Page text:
Enzo Fernandez is a poor man’s Rodri but Chelsea need him to be Fabregas

Will Ford
Enzo Fernandez Chelsea
Enzo Fernandez joined Chelsea from Benfica for £105m in January 2023.

Cesc Fabregas had 18 assists for Chelsea in the time it’s taken Enzo Fernandez to claim three. £105m should buy you more than neat and tidy.

“I have to thank God for giving me the chance to play alongside him at Chelsea because we all know the great player he is,” Enzo Fernandez said of Moises Caicedo, having played his part in persuading the midfielder to join him in the summer, as excited by the prospect of playing alongside him as any Chelsea fan.

Gary Neville was preaching to the choir when he said “they could be one of the best in Europe if they get it right.” And for a long time too, given they’re both just 21 years old.

It’s not happened for them yet. “Time” is the operative word in any Chelsea press conference, applied to Fernandez and Caicedo along with a dozen or so of their teammates as Mauricio Pochettino quite reasonably uses the inexperience of his squad to reduce the pressure on his players and himself.

There have been recent indications of a growing bond between the pair, who were particularly impressive – along with Conor Gallagher – in the 4-4 draw with Manchester City. But even given allowances for slow progress due to their tender age and the inexperience around them, as well as the sheer volume of change at Chelsea, it’s fair to expect more of a £220m midfield axis, and of Fernandez in particular, who’s now been at Stamford Bridge for ten months.

In that time he’s provided three assists and scored one goal, and started all but one of Chelsea’s 31 Premier League games, of which they’ve won just seven.

It’s a rotten record for a player who could quite reasonably argue that he’s doing his job to a tee. ‘He keeps things ticking’ is perhaps the stock cliche that best describes his role at Chelsea. As one of two deep-lying midfielders with Caicedo, Fernandez is tasked with looking to link defence and attack while Caicedo does the dirty work. Only Bruno Fernandes (112) and Rodri (104) have played more progressive passes than Fernandez’s 102 this season, and his 91 passes into the final third is second only to Rodri (123).

Being a poor man’s Rodri is no mean feat – the Spaniard is arguably the most important player in the best team in Europe. But Chelsea don’t need Fernandez to be Rodri, who is also doing Caicedo’s job of sweeping up; they need Fernandez to have more attacking strings to his bow given he’s got the midfield safety net not granted to Rodri at Manchester City.

He needs to be more like Cesc Fabregas, who got an extraordinary 19 Premier League assists in the 2014/15 season to help Chelsea claim the title at a canter under Jose Mourinho from a very similar role to the one Fernandez now inhabits, with Nemanja Matic as his Caicedo. Before a further 12 assists from just 13 starts in the 2016/17 title-winning campaign, typically alongside N’Golo Kante.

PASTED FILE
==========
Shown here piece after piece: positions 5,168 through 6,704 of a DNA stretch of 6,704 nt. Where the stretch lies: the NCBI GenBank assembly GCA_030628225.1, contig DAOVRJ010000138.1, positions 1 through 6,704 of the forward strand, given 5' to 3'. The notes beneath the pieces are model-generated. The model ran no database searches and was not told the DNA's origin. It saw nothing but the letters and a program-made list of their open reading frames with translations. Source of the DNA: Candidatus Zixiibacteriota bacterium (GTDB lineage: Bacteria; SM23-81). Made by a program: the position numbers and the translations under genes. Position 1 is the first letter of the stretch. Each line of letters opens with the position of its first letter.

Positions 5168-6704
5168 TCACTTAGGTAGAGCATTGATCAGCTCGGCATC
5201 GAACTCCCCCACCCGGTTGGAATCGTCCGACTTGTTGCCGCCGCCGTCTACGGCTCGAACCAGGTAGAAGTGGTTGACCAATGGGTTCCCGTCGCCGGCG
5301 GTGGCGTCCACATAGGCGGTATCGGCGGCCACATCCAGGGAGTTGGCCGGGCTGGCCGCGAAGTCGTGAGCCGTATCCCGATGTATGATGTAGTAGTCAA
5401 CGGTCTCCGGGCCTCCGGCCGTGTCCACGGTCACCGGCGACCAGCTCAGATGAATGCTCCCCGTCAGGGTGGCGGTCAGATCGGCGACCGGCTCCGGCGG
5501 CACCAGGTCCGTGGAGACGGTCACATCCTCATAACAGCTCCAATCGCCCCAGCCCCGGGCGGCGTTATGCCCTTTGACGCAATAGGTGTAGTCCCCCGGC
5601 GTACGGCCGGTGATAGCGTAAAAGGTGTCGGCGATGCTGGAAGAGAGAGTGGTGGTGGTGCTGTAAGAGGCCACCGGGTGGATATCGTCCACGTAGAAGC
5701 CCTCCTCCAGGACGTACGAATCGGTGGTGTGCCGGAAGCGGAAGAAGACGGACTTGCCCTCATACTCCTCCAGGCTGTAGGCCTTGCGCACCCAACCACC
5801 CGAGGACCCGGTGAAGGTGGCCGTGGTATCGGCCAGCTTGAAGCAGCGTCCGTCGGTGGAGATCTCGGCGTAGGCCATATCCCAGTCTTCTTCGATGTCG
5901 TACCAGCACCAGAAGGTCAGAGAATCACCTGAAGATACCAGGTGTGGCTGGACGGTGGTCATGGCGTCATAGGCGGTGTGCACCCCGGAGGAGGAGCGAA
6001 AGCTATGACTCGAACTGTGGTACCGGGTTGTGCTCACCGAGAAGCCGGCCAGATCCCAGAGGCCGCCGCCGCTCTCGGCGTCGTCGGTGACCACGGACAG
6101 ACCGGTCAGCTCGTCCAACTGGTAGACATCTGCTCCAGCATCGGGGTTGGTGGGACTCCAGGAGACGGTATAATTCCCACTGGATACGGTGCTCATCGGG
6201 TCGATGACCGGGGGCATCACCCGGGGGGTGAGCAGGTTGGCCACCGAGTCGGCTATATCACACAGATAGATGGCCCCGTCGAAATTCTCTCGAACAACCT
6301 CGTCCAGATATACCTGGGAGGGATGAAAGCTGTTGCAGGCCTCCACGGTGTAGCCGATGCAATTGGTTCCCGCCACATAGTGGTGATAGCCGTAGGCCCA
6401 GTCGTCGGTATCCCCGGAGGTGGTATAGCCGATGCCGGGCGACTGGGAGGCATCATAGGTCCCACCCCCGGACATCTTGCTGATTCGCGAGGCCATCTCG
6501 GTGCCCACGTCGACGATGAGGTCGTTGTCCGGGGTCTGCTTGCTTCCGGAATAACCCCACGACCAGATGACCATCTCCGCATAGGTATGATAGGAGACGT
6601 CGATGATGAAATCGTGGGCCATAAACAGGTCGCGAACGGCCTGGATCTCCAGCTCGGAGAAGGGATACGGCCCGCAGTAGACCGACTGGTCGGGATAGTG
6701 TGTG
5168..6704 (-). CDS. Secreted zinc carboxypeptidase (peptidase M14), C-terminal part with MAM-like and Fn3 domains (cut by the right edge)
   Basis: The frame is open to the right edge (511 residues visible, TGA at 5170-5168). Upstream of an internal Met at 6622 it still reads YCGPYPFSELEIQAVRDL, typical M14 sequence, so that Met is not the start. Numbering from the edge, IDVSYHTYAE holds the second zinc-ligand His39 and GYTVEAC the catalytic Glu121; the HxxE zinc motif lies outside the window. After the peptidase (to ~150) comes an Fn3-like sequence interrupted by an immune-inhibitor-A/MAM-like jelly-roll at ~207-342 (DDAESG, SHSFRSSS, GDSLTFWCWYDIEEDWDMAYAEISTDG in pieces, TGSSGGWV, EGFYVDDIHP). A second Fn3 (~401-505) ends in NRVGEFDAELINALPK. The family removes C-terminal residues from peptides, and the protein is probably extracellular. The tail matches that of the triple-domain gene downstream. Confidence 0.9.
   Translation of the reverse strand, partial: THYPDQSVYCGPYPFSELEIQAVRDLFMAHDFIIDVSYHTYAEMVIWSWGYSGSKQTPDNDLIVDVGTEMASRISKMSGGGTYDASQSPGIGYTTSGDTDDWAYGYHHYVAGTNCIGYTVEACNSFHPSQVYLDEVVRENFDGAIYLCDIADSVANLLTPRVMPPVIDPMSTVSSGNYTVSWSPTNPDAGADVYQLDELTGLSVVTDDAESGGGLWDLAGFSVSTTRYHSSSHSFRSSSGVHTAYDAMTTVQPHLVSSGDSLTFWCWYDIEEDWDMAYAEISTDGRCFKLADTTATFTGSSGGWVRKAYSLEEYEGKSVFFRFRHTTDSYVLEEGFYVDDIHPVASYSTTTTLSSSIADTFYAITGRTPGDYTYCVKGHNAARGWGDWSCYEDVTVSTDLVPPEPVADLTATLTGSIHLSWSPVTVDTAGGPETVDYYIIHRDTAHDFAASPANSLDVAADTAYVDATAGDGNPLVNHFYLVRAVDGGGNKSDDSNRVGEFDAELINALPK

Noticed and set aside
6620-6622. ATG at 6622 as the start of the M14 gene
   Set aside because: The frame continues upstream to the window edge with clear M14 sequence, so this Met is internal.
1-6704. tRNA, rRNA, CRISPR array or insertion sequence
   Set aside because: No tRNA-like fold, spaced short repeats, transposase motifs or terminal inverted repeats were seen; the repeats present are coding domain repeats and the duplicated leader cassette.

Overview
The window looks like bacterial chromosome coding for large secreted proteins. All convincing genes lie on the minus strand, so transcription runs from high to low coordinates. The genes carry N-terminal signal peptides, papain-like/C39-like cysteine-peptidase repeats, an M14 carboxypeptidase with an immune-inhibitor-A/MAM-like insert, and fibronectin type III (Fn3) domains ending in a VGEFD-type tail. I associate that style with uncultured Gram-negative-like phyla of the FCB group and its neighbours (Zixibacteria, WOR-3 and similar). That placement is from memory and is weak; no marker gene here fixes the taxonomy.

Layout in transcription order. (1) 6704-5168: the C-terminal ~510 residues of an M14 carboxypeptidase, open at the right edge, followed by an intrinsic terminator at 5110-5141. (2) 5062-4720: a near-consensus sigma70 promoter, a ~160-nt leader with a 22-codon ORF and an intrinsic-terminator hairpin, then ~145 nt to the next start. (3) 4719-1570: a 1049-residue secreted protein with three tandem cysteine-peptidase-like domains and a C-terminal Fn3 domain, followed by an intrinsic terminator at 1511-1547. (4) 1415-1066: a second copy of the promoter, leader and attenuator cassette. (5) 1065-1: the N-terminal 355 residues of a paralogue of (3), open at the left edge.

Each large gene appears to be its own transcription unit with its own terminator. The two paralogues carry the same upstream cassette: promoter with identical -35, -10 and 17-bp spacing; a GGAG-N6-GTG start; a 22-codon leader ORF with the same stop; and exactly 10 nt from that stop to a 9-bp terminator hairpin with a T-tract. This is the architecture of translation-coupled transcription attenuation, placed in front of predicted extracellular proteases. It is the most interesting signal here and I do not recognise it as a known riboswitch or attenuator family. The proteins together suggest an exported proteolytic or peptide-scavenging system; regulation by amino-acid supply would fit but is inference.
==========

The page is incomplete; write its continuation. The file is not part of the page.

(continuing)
Fabregas Costa Chelsea
Cesc Fabregas and Diego Costa formed a deadly bond at Chelsea.

That’s closer to what we expected of Fernandez from this current partnership. Not quite so many goal contributions perhaps, but in time maybe. He did cost £105m.

He’s got the vision and skill to be that player. The scooped assist for Kai Havertz against Leicester and the dinked cross for Joao Felix against West Ham illustrated his awareness of runners and his ability to find them. Fabregas had the ball on a string tied to Diego Costa in their time together at Chelsea, and the midfielder’s first instinct would be to look for the bully up front. In Nicolas Jackson, Fernandez has someone who – like Costa – is consistently playing on the shoulder of defenders and could get in behind time and again with first-time balls whipped around corners.

Everyone has been singing the praises of Cole Palmer, but it’s the risks he takes on the ball that make him such a handful for the opposition. His first instinct is a killer pass, and while Fernandez will need to be slightly more risk-averse in his role, he should be looking to be a direct threat from his deeper position, slipping balls in behind or over the top of defences, rather than passing the baton on to Palmer, who shouldn’t be burdened with all of the creative responsibility in a squad worth £1bn.

There’s a benefit to being neat and tidy, but it often feels like he retains possession for possession’s sake, and that comes at a cost to the creativity he is more than capable of providing.